Should I Bring Documentation for My Hemp Extract Products Just in Case?
I am an experienced traveler well-versed in TSA’s Liquid Rule, and I have personally traveled hassle-free through airports located in multiple states with no documentation regarding the hemp extract products in my bags other than the label affixed to the product itself. However, if you or a family member are nervous, bringing the product’s Certificate of Analysis (“CoA”) along with you at the checkpoint could prove to be helpful in the highly unlikely event that your hemp extract product confuses TSA and causes an agent to flag it.
As is both a current best practice and required by multiple State laws, Zilis’s hemp extract product CoAs are available online4 and can also be accessed by simply scanning the QR code on the label. Zilis uses only the most experienced, accredited laboratories to conduct the rigorous, third-party testing of our hemp extract products. Among a multitude of consumer information regarding the safety and quality of Zilis™ hemp extract products that can be learned from our CoAs,5 is the quantification of cannabinoids in the product, such as CBD and THC.
Printing the CoA and carrying it with you at the airport so you have formal, verifiable documentation regarding THC quantification can calm nerves and could eliminate a burdensome delay as you rush for your flight. As an added precaution in the event you encounter a new TSA agent or one who just isn’t familiar yet with how TSA treats hemp extract products, consider printing TSA’s current policy or keeping the link to that policy6 handy at the checkpoint to reference and show.
What if I’d Rather Not Bring it with Me?
If you prefer not to bring your hemp extract products to the airport with you, investigate their legal status within your destination and ship your product there or investigate availability for purchase there. It is not recommended to take hemp extract products with you to international destinations unless you have confirmed with a qualified and experienced legal expert that these products are legal in that country (and within the specific jurisdiction of that country). For example, despite Canada’s having regulated the hemp crop since 1998 for its grain and fiber, it is still, as we sit today, unlawful to bring hemp extract products across the U.S-Canadian border.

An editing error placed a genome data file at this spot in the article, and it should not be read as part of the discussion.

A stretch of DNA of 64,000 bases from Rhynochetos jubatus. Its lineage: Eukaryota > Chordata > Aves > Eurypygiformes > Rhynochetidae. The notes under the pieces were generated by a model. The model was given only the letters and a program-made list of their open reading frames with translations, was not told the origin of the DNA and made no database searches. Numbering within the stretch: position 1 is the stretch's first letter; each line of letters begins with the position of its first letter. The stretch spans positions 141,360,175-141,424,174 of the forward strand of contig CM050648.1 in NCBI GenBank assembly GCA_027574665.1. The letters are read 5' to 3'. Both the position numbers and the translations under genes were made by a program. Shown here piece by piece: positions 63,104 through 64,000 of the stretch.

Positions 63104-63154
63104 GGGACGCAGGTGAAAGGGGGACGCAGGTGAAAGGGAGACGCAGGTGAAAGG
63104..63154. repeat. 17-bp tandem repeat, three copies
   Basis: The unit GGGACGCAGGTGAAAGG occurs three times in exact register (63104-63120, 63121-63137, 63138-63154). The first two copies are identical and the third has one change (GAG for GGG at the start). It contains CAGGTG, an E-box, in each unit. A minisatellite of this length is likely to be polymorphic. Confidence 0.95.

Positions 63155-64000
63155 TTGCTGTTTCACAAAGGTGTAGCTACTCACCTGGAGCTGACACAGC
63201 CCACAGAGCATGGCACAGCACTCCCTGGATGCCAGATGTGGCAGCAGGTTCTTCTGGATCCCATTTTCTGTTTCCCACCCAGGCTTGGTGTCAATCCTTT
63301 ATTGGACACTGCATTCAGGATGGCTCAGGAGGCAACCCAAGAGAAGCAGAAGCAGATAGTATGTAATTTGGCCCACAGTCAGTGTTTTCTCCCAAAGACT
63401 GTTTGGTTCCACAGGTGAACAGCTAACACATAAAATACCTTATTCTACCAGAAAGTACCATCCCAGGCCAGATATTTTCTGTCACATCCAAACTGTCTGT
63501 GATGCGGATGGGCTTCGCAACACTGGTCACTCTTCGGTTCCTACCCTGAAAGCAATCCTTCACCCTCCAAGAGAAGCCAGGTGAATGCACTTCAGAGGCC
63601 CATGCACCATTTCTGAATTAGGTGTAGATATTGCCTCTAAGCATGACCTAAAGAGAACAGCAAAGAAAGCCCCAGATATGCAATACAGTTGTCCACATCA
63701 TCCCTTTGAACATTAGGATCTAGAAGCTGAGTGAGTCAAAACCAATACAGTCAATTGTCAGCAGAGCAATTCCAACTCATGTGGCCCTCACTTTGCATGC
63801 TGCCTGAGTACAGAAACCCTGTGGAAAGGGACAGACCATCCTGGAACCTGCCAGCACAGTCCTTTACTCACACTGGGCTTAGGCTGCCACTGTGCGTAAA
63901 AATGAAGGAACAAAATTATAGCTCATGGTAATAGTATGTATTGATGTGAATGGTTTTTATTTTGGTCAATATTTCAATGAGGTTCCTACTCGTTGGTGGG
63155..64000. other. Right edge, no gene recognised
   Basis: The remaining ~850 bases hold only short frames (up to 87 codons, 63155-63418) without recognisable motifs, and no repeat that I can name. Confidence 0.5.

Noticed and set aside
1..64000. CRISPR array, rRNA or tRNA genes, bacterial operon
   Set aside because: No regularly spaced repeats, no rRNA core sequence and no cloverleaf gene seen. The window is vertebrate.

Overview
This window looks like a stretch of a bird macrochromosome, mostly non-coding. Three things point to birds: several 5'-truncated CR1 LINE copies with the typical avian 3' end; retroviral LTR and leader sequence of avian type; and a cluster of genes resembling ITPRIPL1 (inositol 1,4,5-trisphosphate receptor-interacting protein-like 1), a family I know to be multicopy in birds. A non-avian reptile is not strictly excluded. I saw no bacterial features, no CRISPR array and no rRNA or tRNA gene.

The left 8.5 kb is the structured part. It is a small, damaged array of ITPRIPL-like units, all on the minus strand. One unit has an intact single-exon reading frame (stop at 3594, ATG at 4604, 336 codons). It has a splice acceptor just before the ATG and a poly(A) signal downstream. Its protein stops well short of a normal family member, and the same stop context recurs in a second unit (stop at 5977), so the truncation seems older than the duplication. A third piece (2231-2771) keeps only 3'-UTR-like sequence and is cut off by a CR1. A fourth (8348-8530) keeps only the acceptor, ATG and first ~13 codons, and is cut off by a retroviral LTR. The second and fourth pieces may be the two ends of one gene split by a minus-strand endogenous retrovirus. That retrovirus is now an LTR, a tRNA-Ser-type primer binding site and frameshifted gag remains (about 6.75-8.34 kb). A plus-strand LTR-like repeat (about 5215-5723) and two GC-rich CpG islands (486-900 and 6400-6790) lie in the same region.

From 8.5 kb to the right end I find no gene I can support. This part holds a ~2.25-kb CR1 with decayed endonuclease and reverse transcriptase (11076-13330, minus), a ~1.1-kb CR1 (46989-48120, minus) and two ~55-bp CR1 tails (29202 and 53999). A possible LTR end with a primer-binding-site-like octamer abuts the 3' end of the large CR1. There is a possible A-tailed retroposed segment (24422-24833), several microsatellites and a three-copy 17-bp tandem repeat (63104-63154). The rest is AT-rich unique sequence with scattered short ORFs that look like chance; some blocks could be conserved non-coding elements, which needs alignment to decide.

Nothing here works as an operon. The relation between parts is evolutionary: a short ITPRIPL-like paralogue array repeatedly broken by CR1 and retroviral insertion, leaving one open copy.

The United States is by and large the most friendly to and embracing of hemp extract products. Being informed of International or State law and practices, complying with the TSA Liquid Rule, and, if nervous, following the additional guidance here, will help to keep your hemp extract supplement and skincare routine on track as you travel. Consumers, stakeholders, and law enforcement at every level are working together as we carve out a new world of health and science and deliver on the promise of hemp!
Happy, safe travels! Join us next week as we look at what it takes to stay compliant in the CBD business with our December Top 5 Tips from Zilis’ Compliance Analyst Ambrosio Casarez.
1 Emphasis added.
2 Agriculture Improvement Act of 2018; S. 3042; Pub.L 115-334, at §§7129, 7501, 7605, 10113, 10114, 11101, 11102, 11119, 11121 and 12619.
3 www.tsa.gov/travel/security-screening/liquids-rule (last visited November 30, 2020).
5 Including purity analyses, such as pesticides, residual solvents, heavy metals, mycotoxins, and microbiology.
6 Once again, found at www.tsa.gov/travel/security-screening/whatcanibring/all-list at “Medical Marijuana” (last visited November 30, 2020).
About Zilis’ Scientific Research & Development Department
Our Scientific Research and Development Department is headed up by Dr. Marielle Weintraub, a hemp industry expert. She holds a master’s and a PhD in Behavioral Neuroscience and is very active in many dietary supplement and hemp industry trade associations, including her role as the current President of the U.S. Hemp Authority. Dr. Weintraub is committed to the continued development of hemp-specific information and testing to fulfill the Zilis mission.
Science posts for Discover are co-researched and co-written by Kelly McGill, Senior Scientific Technical Writer at Zilis. Kelly holds a bachelor’s degree in English and a master’s in Linguistics / TESL. She has been writing science-related content for over 20 years and is an expert in making difficult concepts easy to understand.
Zilis is the creator of UltraCell™, a CBD oil product derived from hemp. Based in Argyle, Texas, a suburb of Dallas-Fort Worth, Zilis is privately held. Visit zilis.com for more information.